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  1. #31
    Super Moderator satrow's Avatar
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    Thanks for that, Pete.

    You have a Sticky: SSDs and NVMe SSDs: is TRIM functional on your SSD?

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    petesmst (2017-04-24)

  3. #32
    5 Star Lounger petesmst's Avatar
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    Thanks for your assistance. (This has been an interesting, if not a rather tortuous learning curve for me!)
    (My Setup: Custom built: 4.00GHz Intel Core i7-6700K CPU; MSI Z170A Gaming Carbon Mobo (Military Class V); Win 10 Pro (64 bit)-(UEFI-booted); 16GB RAM; 500GB SAMSUNG 960 EVO M.2 NVME SSD; 512GB SAMSUNG 850 PRO SSD; Seagate 2TB Barracuda SATA6G HDD; 2 X GeForceGTX 1070 8GB Graphics Card (SLI); Office 2013 Prof (32-bit); Acronis TI 2017 Premium, Norton Internet Security, VMWare Workstation12 Pro). WD My Book 3 1TB USB External Backup Drive). Samsung 24" Curved HD Monitor.

  4. #33
    Super Moderator satrow's Avatar
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    I suspect it's been interesting for all contributors to the topic

    Thank you for persevering with it and reporting your findings.

  5. #34
    Silver Lounger lumpy95's Avatar
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    Interesting indeed!
    I just saw this article about forcing TRIM if you are suspect as to it's working.
    When to defrag a hard drive, TRIM an SSD and perform other storage tasks, or not
    http://www.pcworld.com/article/31884...tml#tk.rss_all

    Optimize and TRIM

    Windows uses Optimizing as a catch-all phrase to cover both defragging hard drives and trimming SSDs. The Optimize console is available by right-clicking a drive letter in Windows Explorer, then selecting Properties > Tools > Optimize. With hard drives, Optimize will do a minor defrag or file system check; with SSDs it forces the TRIM command.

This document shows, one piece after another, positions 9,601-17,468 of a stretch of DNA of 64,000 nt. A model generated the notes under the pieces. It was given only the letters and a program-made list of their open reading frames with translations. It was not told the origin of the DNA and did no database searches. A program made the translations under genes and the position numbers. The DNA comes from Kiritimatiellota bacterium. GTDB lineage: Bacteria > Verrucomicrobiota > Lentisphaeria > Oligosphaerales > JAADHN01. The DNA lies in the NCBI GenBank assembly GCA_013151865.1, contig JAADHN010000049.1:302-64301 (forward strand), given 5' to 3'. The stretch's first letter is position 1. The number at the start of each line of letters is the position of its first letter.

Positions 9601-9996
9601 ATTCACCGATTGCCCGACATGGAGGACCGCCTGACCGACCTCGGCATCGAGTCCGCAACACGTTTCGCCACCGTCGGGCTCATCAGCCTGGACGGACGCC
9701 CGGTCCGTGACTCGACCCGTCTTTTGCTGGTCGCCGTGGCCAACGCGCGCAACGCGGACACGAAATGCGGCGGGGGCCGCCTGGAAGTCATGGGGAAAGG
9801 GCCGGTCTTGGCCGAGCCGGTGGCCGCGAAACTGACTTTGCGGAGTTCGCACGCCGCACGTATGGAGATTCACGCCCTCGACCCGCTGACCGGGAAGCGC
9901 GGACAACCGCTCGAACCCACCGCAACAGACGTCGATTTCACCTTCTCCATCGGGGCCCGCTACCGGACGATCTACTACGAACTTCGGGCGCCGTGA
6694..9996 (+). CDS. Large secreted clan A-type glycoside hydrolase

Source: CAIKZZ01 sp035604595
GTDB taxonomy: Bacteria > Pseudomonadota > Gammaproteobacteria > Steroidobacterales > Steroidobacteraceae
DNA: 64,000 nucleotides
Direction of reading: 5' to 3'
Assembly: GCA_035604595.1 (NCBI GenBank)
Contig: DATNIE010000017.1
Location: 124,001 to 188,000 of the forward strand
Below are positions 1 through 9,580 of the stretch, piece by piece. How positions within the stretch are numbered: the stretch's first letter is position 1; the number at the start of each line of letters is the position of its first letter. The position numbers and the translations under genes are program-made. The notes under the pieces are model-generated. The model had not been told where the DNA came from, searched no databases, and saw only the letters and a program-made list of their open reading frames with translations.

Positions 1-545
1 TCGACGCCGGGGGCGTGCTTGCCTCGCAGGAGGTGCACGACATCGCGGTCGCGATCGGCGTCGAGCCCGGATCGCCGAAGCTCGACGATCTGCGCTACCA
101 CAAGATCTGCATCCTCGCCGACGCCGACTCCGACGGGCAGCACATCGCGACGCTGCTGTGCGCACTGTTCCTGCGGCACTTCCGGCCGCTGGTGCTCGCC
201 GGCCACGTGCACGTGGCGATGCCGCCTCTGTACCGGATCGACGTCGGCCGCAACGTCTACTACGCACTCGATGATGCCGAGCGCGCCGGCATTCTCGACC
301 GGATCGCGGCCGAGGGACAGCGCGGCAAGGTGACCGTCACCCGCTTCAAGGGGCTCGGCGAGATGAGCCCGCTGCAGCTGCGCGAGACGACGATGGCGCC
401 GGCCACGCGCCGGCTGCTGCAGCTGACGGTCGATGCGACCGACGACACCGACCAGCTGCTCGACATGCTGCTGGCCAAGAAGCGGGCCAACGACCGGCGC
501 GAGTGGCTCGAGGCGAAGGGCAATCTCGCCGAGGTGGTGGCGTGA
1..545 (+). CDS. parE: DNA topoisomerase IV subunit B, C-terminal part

Sending a TRIM command to an SSD simply tells it that it’s time to clean house. Normally, you’ll only find the command by that name in the utilities that accompany SSDs ,such as Samsung’s Magician shown below. Trimming erases cells and blocks of NAND that no longer contain data, and consolidates data into fewer locations.

    Because these operations take an eternity in computer terms (anywhere from a couple of seconds to a minute), they are often deferred until the drive isn’t busy. Or in many cases, until explicitly invoked via the TRIM command. Forcing TRIM can restore most of your SSD’s missing performance

  6. #35
    Super Moderator satrow's Avatar
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    And if the driver doesn't support Trim?

  7. #36
    Silver Lounger lumpy95's Avatar
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    Quote Originally Posted by satrow View Post
    And if the driver doesn't support Trim?
    Correct me if I'm wrong but doesn't from W7 on support SSD and TRIM?

  8. #37
    Super Moderator satrow's Avatar
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    Yes, but to be active, Trim needs good drivers. Some drivers don't allow the pass-through of Trim, W7 default SATA drivers are fine, Trim works through them - but not all drivers from the chipset companies support Trim and perhaps not all chipsets support Trim.

    So, if you buy a new PC, do a fresh Windows install on an existing PC or install new/updated chipset drivers, whether manually via the maker or via Windows Update, you need to check that Trim is functioning correctly.

  9. #38
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    You would expect new machines / drivers to support TRIM, but certainly not older ones - it doesn't hurt to check.

    cheers, Paul

  10. #39
    Silver Lounger lumpy95's Avatar
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    My W7 computer ( built in 2013 ) evidently had the correct setup when I installed my SSD http://windowssecrets.com/forums/sho...o-SSD-question .
    I used the "Magician" software without "Rapid Mode". I never realized that some set-ups wouldn't recognize the SSD but after following everyones advice, TRIM Check said it was running.

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